Wednesday, 25 April 2007

Going too far: Bush does not equal Hitler

Feminist Naomi Wolf has a provocative article in The Guardian, "Fascist America, in 10 easy steps", where she compares George Bush to the likes of Hitler. She raises interesting points, but gets a bit extreme.

From Hitler to Pinochet and beyond, history shows there are certain steps that any would-be dictator must take to destroy constitutional freedoms. And, argues Naomi Wolf, George Bush and his administration seem to be taking them all.

Yes, America and many other countries are facing civil liberty restrictions in the name of fighting terrorism. However it is hard to compare these restrictions to the ones faced by those under Nazi rule. (Of course anyone well-known claiming to be speaking for a set group of people (e.g. women, Muslims, gays, etc.) is often extreme extreme.) There are, in fact, parallels between the Bush administration and Nazi Germany, just as there are parallels between other like topics. Bush is an unpopular leader; Hitler is a (now) unpopular leader. Both Nazi Germany and Bush's America paint a picture of evil in a war against a broad group — albeit the 'war' of the Nazis was not at all justified in any way (i.e. the "Final Solution"). Wolf's list contains items (or 'steps') as broad as "7. Target key individuals".

It is a joke to call America 'fascist', just as it's ridiculous to come up with claims of "Islamofacism". It is likely Wolf wanted to get attention by choosing an extreme-sounding stance and provocative premise — activists, writers, bloggers, and all sorts of other people speaking out do it all the time. She is right to point out we should learn from history to see where we have gone wrong and how we can do better, but by automatically labeling Bush a dictator, she dilutes and discredits a large part of her argument.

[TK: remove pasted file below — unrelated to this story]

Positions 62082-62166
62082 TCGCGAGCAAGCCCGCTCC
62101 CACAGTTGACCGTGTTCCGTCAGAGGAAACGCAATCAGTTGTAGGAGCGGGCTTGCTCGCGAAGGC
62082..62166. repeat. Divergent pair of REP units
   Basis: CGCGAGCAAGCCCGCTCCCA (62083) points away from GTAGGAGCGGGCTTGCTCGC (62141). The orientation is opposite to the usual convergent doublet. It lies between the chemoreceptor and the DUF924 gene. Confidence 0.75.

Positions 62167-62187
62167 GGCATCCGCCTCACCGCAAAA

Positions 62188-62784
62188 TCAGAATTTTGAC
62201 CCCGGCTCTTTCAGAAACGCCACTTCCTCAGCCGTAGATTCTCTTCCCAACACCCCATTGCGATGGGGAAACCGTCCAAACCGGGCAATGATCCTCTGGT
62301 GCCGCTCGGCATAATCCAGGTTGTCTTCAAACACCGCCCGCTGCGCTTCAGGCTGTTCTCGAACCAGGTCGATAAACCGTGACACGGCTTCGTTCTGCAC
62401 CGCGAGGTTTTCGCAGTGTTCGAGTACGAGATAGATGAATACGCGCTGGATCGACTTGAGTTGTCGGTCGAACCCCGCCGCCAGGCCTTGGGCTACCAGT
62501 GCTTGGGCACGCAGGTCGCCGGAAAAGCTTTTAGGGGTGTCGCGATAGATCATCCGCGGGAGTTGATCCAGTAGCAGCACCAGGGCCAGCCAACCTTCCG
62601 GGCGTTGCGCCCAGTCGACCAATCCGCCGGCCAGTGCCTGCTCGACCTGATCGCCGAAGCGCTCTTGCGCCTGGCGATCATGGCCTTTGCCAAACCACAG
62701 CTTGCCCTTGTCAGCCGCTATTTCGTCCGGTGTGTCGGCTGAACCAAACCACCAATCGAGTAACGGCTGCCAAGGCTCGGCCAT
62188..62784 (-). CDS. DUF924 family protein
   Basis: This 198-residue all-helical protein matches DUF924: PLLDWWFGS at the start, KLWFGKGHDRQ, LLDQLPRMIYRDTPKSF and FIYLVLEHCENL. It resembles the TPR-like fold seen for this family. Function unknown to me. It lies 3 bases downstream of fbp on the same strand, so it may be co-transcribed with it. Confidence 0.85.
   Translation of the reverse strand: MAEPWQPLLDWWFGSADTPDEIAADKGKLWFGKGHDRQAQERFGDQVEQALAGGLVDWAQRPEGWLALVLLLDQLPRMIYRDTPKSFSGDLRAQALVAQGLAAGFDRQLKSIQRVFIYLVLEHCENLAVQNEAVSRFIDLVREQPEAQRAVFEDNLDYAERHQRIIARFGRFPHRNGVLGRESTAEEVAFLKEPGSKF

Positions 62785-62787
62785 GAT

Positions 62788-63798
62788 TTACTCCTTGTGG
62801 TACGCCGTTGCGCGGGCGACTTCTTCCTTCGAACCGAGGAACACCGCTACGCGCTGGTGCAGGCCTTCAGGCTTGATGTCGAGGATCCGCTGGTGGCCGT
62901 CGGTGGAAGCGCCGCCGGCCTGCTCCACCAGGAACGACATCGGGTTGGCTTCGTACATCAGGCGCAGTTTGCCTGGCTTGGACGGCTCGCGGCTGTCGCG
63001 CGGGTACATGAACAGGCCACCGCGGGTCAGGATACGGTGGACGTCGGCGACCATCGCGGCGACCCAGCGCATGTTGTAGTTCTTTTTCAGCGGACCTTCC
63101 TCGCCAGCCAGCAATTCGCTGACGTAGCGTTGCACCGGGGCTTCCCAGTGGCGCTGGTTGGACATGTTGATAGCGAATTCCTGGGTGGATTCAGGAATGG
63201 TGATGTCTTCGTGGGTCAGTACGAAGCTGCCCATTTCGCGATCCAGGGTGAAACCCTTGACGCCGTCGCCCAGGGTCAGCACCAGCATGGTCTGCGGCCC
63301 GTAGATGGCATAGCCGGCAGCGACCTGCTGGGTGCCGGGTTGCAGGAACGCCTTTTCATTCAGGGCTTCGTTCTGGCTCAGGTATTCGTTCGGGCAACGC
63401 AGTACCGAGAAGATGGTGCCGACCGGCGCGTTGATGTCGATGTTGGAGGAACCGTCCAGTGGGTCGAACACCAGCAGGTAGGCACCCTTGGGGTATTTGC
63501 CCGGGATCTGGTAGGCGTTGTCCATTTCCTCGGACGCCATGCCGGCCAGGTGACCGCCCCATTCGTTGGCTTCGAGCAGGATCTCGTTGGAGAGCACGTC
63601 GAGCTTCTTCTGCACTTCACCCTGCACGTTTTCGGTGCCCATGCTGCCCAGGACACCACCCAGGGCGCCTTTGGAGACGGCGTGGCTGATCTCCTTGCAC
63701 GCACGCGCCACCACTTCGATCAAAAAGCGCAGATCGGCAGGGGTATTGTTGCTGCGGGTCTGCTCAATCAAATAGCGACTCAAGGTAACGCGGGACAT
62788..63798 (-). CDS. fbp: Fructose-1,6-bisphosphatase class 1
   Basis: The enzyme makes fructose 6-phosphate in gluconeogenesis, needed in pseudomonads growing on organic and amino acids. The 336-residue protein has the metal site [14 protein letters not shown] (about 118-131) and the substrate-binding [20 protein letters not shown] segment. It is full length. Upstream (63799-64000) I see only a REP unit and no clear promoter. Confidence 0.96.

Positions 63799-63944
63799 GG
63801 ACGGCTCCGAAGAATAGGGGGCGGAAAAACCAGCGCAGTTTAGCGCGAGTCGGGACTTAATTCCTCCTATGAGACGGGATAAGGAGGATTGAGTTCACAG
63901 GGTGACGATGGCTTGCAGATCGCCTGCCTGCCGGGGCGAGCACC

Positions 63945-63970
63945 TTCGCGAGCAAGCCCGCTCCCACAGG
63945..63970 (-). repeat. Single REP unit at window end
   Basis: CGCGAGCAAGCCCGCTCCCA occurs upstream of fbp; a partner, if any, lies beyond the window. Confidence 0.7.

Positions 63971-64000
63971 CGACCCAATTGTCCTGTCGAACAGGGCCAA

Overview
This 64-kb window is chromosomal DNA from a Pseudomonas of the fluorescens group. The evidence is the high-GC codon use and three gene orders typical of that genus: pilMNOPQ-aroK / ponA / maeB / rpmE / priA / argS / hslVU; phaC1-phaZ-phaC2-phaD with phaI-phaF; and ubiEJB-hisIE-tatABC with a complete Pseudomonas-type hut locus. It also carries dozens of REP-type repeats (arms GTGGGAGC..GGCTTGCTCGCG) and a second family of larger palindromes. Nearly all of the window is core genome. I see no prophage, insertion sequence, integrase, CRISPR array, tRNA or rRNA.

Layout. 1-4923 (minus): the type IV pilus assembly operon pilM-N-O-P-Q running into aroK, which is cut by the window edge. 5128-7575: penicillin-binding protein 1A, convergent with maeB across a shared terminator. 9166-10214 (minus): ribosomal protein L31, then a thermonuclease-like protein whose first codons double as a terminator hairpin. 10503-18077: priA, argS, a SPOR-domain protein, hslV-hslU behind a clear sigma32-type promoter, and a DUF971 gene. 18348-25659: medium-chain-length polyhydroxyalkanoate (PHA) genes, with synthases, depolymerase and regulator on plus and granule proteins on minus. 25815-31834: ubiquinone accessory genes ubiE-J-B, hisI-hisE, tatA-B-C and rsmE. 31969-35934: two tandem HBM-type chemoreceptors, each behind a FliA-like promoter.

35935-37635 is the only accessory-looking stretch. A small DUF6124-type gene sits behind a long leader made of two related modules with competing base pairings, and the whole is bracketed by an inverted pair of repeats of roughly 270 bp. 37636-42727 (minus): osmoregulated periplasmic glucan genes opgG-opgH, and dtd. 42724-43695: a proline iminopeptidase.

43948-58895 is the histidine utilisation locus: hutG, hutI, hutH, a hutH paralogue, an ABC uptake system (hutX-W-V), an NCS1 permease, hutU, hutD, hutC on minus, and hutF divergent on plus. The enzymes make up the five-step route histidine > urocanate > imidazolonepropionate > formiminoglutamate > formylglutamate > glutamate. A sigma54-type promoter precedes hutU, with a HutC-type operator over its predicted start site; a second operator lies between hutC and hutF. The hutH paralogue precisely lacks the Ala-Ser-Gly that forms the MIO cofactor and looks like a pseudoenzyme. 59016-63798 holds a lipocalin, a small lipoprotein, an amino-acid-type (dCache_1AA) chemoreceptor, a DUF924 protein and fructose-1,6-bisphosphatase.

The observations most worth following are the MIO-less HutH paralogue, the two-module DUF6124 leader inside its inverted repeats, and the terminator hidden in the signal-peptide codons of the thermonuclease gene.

I can go out and protest against Bush if I want to; I can criticize him freely too. There is no way one could do such actions if they were under the rule of despots like Hitler or Pinochet. Last time I checked Americans can vote and exercise tools of democracy too. While I will not dispute the fact civil liberties are being treaded on in a number of countries — including the US — Wolf and like-minded commentators go too far in their claim of American authoritarianism.

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Robert said...

"Not as bad as" is not much of a rejoinder.

Read the article a bit more closely. She doesn't call Bush Hitler. She compares the situation in this country to the steps other previously free peoples went through to reach the endpoint of tyranny. As she says, we're not there yet, but it's clear that such an endpoint for us is no longer the impossibility we, until recently, thought it to be.

clearthought said...

Thanks for pointing that out Robert.

I understand, but even Wolf's implication that America is a 'fascist' state is damaging to the positions of people who are worried about the situation of American civil liberties — a group that includes me.

I think Wolf's article is intriguing, and if she wished for it to be so provocative, she got what she wished for.